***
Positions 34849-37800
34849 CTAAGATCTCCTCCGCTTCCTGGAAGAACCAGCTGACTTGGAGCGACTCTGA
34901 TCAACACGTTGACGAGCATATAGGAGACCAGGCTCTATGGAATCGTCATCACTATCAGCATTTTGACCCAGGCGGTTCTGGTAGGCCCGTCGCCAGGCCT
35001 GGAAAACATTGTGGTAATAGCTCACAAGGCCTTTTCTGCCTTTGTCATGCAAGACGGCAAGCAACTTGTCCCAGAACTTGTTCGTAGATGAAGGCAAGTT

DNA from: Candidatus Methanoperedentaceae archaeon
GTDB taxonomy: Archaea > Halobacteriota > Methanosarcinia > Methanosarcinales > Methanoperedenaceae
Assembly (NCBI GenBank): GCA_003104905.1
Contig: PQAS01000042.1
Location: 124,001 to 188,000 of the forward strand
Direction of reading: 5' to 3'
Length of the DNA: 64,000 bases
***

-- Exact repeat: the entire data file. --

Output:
Positions 34849-37800
34849 CTAAGATCTCCTCCGCTTCCTGGAAGAACCAGCTGACTTGGAGCGACTCTGA
34901 TCAACACGTTGACGAGCATATAGGAGACCAGGCTCTATGGAATCGTCATCACTATCAGCATTTTGACCCAGGCGGTTCTGGTAGGCCCGTCGCCAGGCCT
35001 GGAAAACATTGTGGTAATAGCTCACAAGGCCTTTTCTGCCTTTGTCATGCAAGACGGCAAGCAACTTGTCCCAGAACTTGTTCGTAGATGAAGGCAAGTT

DNA from: Candidatus Methanoperedentaceae archaeon
GTDB taxonomy: Archaea > Halobacteriota > Methanosarcinia > Methanosarcinales > Methanoperedenaceae
Assembly (NCBI GenBank): GCA_003104905.1
Contig: PQAS01000042.1
Location: 124,001 to 188,000 of the forward strand
Direction of reading: 5' to 3'
Length of the DNA: 64,000 bases